5. Absolutely, Fred. I entirely agree with you. There is a lot of richness and power in multiple measures, as Andrea also suggested in her post. The SAM and SAR combination could be a very meaningful one with one measure informing the other one, as you point out–dare I say emblematic ;-). I think one of the dangers we all face is that, at times, we try to do “textbook” work and work within the confines of providing an impeccably accurate measure (whatever the measure may be, e.g., bounce rates, clickstreams, SAMs, etc.). Subsequently, we lose sight of the bigger picture and what stakeholders really want to know. Thanks for posting your comment.

  6. Great comment. Thank you for passing along this clever strategy for presenting data to stakeholders.

  7. It’s a shame the Site Abandonment is not more heavily publicised. Gone are the days when site owners are only concerned with the loading time of a web site being under 8 seconds. Gone are the days when site owners are only concerned with how usable their website is and that their products can be readily viewed or purchase ont heir site.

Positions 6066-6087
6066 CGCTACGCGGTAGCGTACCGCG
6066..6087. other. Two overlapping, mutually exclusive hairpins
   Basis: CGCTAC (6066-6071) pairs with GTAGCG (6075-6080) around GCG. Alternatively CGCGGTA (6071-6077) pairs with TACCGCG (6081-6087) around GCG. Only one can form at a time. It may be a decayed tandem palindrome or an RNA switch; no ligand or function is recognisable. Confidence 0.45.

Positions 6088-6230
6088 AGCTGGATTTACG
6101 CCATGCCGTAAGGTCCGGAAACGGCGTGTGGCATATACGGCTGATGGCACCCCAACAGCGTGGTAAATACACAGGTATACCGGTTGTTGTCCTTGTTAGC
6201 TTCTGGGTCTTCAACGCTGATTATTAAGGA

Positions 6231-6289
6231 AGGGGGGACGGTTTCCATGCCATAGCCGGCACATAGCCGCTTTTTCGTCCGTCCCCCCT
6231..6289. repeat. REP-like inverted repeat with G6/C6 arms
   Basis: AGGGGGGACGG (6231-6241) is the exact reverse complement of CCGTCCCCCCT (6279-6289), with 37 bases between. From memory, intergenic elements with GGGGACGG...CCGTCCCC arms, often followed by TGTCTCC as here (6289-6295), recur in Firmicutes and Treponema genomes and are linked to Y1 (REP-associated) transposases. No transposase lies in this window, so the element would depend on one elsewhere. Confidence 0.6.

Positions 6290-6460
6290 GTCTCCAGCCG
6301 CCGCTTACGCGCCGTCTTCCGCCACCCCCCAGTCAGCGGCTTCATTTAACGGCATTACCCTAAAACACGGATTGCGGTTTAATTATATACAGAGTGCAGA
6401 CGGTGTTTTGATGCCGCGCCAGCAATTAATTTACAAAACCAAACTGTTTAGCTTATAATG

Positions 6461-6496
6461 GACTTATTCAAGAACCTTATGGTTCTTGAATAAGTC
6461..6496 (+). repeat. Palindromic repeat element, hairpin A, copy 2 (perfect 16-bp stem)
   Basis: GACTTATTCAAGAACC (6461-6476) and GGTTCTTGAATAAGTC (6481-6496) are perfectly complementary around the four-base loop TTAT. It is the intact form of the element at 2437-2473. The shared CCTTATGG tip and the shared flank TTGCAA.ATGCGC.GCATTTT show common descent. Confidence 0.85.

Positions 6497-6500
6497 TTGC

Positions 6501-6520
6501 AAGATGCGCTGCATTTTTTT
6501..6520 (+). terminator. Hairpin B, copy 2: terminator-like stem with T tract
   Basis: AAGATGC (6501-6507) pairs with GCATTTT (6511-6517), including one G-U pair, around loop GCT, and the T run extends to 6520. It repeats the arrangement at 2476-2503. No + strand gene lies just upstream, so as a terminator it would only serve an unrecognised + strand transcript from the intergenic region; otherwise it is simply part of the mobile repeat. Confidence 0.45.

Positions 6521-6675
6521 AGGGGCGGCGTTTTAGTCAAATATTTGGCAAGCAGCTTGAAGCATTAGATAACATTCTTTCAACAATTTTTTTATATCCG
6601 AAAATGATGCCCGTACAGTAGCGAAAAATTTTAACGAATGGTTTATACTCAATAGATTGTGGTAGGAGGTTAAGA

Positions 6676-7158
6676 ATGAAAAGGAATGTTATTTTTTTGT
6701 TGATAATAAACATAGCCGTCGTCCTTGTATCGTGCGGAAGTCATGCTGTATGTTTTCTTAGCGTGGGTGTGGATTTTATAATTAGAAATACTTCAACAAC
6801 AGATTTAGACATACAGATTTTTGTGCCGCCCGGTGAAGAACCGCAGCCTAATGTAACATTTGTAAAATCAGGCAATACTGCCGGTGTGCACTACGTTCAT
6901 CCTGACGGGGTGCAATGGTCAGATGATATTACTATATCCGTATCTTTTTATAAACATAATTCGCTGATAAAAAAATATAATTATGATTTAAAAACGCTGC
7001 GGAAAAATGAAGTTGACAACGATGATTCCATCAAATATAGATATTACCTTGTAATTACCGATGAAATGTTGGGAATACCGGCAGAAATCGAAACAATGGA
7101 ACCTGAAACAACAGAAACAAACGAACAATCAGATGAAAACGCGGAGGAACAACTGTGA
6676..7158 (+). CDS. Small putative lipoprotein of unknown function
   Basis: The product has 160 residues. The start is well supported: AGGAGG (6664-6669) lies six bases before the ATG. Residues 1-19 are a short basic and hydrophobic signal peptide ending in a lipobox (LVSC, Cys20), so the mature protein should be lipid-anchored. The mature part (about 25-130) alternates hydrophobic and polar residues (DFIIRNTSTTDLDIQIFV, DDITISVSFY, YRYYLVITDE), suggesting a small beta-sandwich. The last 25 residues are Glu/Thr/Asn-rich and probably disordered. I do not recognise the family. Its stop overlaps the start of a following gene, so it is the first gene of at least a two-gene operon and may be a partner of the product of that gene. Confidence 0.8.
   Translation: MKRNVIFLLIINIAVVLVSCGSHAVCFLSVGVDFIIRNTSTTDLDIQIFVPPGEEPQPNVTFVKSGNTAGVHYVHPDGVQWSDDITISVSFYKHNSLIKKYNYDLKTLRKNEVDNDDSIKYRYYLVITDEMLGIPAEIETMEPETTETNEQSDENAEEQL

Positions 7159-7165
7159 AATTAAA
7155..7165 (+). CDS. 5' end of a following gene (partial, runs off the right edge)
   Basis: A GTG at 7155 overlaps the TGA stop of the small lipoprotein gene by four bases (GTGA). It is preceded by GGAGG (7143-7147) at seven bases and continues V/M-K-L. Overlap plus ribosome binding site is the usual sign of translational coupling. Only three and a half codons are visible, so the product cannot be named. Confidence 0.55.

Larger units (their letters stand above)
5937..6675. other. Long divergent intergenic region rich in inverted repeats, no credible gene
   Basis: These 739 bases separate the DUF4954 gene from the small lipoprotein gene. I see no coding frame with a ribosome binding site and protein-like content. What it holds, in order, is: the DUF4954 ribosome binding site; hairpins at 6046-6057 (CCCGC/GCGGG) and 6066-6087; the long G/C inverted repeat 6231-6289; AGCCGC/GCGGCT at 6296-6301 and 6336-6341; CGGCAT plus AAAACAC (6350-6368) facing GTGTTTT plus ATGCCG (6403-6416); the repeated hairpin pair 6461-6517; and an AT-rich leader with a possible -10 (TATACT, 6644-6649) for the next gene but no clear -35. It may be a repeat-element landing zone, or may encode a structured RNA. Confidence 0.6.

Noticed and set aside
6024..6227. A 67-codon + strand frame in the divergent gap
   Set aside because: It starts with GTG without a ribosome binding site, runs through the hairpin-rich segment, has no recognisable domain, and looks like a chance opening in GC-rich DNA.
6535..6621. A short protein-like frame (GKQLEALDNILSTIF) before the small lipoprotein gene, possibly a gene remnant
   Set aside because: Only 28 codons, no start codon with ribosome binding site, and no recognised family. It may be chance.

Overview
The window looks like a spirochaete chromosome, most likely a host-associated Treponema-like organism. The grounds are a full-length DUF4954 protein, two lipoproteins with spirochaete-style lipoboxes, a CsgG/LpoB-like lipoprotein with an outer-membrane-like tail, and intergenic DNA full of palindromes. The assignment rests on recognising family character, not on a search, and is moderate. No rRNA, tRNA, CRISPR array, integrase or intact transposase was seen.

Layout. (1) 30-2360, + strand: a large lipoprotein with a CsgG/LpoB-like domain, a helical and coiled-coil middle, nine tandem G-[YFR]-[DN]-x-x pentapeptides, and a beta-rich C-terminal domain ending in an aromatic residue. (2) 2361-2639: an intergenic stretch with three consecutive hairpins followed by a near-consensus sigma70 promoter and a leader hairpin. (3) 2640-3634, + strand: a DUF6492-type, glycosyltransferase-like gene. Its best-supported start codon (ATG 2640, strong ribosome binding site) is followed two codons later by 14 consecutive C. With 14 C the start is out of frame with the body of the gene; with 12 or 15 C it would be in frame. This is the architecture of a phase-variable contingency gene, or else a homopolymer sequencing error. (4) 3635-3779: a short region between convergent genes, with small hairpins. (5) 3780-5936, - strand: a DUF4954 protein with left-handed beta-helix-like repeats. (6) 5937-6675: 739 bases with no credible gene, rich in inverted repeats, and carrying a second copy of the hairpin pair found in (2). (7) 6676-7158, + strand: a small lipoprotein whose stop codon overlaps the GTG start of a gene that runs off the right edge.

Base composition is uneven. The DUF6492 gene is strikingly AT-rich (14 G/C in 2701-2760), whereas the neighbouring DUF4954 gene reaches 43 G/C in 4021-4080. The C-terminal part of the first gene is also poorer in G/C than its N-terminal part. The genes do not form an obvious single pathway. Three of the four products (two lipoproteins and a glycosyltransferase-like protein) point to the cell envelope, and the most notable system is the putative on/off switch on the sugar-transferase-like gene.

What they should NOW be VERY concerned about is how closely the site abandonment metric is related the ABILITY-TO-CONTACT-A-HUMAN-BEING metric – Many companies out there have made their website so very advanced that they have made it virtually impossible to find the simplest thing – a contact number for a person.

    I wonder how many people out there have gone to a website for a telephone number so that they can talk to a human being – and no matter how flash or advanced the website is they dont find anything. THAT should be the focus of attention these days.

    Fickle, us Humans; we want automation, but we want Joe Smith’s personal desk phone number if we get stuck.

    And as ever, the largest corporations are the largest culprits, without mentioning any names micro~cough~soft.